32. Jump up^ Kirby, Walter (February 17, 1952). “Better Radio Programs for the Week”. Decatur Daily Review. p. 40. Retrieved June 1, 2015 – via Newspapers.com. open access publication – free to read

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Her First Affaire (1932)

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Pre Code Hollywood Season: FD Cinematheque

Her First Affaire (1932)


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Director: Allan Dwan

Cast: Ida Lupino, George Curzon, Diana Napier, Harry Tate, Muriel Aked, Arnold Riches, Kenneth Kove, Helen Haye, Roland Culver

71 min  

Her First Affaire is a 1932 British drama film directed by Allan Dwan and starring Ida LupinoGeorge Curzon and Diana Napier.[1] It was based on a play by Merrill Rogers and Frederick J. Jackson.


A headstrong young girl falls completely for a writer of trashy novels, and insinuates herself into his household, all to the chagrin of her erstwhile fiancé.He conspires with the author’s wife to show the girl how foolish she’s been.

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  1. Jump up^ “Her First Affaire (1932)”BFI. Retrieved 3 May 2016.

Her First Affaire 2


Film Collectors Corner

Watch Her First Affaire Now – You Tube Instant Video


Blu Ray

Not released on Blu Ray



Not released on DVD


Saturday Night Kid, The (1929)

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Pre Code Hollywood Season: FD Cinematheque

The Saturday Night Kid (1929)

Saturday Night Kid The 1

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Director: A Edward Sutherland

Cast: Clara Bow, Jean Arthur, James Hall, Jean Arthur, Edna May Arthur, Charles Sellon, Ethel Wales, Jean Harlow

63 min

The Saturday Night Kid is a 1929 American Pre-Code romantic comedy film about two sisters and the man they both want. It stars Clara BowJean ArthurJames Hall, and in her first credited role, Jean Harlow. The film was based on the play Love ‘Em and Leave ‘Em (1926) by George Abbott and John V. A. Weaver. The movie still survives. The film was preserved by the UCLA Film & Television Archive with funding by Clara Bow biographer David Stenn.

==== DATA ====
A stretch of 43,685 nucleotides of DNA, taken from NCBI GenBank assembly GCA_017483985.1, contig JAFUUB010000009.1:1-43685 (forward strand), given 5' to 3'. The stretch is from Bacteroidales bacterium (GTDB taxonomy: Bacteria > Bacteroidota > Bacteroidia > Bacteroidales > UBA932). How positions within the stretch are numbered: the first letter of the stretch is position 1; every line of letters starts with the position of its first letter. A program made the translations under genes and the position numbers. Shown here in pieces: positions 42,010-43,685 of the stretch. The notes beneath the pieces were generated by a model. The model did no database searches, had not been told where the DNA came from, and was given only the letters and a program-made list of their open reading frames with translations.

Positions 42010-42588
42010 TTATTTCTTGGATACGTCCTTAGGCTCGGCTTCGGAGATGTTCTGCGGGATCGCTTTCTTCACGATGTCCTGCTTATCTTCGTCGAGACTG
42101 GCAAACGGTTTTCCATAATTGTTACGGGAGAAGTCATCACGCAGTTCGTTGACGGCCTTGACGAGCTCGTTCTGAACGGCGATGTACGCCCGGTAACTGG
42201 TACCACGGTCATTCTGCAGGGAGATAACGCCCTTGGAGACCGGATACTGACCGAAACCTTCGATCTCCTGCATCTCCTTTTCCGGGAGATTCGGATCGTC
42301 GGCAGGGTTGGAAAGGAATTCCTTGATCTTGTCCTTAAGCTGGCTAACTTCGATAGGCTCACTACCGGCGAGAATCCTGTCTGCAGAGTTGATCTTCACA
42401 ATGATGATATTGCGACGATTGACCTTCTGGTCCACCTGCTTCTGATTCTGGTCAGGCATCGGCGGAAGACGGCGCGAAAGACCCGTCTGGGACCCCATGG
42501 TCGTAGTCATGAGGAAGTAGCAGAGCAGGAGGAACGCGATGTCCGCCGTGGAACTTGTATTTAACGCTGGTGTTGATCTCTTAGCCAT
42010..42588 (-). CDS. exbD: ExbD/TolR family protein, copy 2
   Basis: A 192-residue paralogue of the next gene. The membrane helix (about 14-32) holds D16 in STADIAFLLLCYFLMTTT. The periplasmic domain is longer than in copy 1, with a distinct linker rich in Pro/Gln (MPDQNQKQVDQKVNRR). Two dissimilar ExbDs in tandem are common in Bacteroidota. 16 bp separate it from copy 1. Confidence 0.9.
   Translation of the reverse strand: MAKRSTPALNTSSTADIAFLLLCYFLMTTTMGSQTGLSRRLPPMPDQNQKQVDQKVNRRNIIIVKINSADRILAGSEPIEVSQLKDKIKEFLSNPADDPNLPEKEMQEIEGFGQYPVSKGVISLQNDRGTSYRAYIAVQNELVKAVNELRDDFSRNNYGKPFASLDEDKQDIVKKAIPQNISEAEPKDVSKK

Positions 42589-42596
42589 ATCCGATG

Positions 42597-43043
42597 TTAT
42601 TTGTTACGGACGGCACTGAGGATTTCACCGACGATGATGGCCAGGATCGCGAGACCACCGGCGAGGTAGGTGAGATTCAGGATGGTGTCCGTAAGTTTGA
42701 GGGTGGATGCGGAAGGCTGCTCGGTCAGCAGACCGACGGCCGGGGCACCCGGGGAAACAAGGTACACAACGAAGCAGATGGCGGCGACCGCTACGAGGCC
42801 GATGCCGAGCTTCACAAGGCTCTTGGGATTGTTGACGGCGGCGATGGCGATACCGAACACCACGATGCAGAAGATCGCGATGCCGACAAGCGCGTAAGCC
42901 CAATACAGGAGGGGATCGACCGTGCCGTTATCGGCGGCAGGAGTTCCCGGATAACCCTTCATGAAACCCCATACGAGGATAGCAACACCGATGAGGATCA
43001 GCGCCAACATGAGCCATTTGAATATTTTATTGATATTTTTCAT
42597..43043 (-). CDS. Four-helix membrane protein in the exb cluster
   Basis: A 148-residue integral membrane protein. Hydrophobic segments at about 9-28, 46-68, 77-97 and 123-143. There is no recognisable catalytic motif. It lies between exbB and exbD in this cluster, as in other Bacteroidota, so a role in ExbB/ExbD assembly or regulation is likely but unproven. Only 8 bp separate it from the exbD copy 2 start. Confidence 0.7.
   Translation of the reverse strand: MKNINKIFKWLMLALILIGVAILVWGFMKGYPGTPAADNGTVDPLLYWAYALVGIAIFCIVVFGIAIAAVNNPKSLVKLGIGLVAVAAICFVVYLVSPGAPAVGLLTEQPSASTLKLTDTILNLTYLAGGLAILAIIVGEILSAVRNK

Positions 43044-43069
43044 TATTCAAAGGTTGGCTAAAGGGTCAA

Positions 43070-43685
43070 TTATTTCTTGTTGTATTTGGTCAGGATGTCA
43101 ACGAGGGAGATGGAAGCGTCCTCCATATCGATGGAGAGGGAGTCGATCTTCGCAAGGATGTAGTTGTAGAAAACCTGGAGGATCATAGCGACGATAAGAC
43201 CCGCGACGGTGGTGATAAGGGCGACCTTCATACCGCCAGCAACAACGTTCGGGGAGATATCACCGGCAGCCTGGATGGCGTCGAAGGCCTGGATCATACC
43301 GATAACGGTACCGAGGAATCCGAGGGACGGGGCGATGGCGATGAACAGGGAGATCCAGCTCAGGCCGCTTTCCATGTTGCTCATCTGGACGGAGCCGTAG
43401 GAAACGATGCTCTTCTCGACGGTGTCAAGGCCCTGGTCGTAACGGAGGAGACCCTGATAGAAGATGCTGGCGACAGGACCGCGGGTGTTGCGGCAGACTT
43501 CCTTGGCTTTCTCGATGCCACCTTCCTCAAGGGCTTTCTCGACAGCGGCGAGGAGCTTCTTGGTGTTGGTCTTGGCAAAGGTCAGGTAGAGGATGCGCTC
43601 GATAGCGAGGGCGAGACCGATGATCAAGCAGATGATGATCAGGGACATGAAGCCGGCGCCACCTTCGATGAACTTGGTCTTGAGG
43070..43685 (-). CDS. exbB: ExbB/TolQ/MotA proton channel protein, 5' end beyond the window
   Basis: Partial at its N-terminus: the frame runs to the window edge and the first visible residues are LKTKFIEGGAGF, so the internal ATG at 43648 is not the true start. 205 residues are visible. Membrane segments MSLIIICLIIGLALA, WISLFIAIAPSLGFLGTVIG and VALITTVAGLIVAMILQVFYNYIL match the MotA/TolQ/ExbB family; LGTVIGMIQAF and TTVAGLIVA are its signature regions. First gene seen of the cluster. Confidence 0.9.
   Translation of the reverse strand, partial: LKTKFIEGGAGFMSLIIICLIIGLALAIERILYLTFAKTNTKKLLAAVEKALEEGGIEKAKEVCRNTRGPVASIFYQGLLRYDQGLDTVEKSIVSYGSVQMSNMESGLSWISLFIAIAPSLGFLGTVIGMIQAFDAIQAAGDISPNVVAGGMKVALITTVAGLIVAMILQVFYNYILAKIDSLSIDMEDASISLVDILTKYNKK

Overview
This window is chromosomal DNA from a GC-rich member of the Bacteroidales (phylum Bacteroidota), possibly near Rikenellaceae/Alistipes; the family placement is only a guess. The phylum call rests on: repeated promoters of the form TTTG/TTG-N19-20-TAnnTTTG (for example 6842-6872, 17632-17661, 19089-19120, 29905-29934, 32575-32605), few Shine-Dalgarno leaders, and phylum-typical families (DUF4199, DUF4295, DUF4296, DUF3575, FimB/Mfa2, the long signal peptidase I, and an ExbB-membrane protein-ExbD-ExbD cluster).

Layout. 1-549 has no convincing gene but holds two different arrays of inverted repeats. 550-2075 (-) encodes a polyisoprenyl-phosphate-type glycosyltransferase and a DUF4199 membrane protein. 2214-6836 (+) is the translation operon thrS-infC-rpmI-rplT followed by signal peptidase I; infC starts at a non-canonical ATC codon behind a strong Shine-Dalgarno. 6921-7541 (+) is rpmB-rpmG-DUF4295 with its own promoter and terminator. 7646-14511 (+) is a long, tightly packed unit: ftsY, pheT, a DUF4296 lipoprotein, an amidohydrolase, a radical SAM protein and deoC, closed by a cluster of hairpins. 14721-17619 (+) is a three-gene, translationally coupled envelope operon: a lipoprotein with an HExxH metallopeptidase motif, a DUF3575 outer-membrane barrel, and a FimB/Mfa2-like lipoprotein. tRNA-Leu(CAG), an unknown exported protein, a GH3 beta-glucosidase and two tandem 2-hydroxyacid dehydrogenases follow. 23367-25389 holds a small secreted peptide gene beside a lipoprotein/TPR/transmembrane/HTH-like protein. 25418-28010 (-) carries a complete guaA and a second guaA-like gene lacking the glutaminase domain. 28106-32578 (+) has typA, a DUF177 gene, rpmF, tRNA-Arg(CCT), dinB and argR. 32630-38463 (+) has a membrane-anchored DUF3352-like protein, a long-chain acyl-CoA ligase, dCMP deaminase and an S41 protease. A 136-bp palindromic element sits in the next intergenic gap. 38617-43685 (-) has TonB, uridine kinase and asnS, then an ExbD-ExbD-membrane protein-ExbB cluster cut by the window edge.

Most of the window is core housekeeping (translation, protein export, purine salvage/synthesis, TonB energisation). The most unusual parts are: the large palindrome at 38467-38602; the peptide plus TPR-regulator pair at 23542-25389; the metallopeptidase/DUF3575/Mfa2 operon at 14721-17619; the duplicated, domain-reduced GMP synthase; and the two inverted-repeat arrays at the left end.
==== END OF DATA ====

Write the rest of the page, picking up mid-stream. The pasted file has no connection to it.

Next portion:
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Set in May 1929, the film focuses on two sisters – Mayme (Clara Bow) and Janie (Jean Arthur) – as they share an apartment in New York City. In daytime, they work as salesgirls at the Ginsberg’s department store, and at night they vie for the attention of their colleague Bill (James Hall) and fight over Janie’s selfish and reckless behavior, such as stealing Mayme’s clothes and hitchhiking to work with strangers.

Bill prefers Mayme over Janie and constantly shows his affection for her. This upsets Janie, who schemes to break up the couple.

One day at work, Bill is promoted to floorwalker, while Janie is made treasurer of the benefit pageant. Mayme, however, is not granted a promotion, but gets heavily criticized for constantly being late at work by the head of personnel, Miss Streeter (Edna May Oliver).

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Journey’s End (1930)

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Journey’s End (1930)

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Director: James Whale

Cast: Colin Clive, Ian Maclaren, David Manners, Billy Bevan, Anthony Bushell, Robert Adair, Charles K Gerrard, Tom Whiteley

120 min

Journey’s End is a 1930 British-American war film directed by James Whale. Based on the play of the same name by R. C. Sherriff, the film tells the story of several British army officers involved in trench warfare during the First World War. The film, like the play before it, was an enormous critical and commercial success and launched the film careers of Whale and several of its stars.

The following year there was a German film version Die andere Seite directed by Heinz Paul starring Conrad Veidt as Stanhope and Wolfgang Liebeneiner as Raleigh. The film was banned just weeks after the Nazis took power in 1933.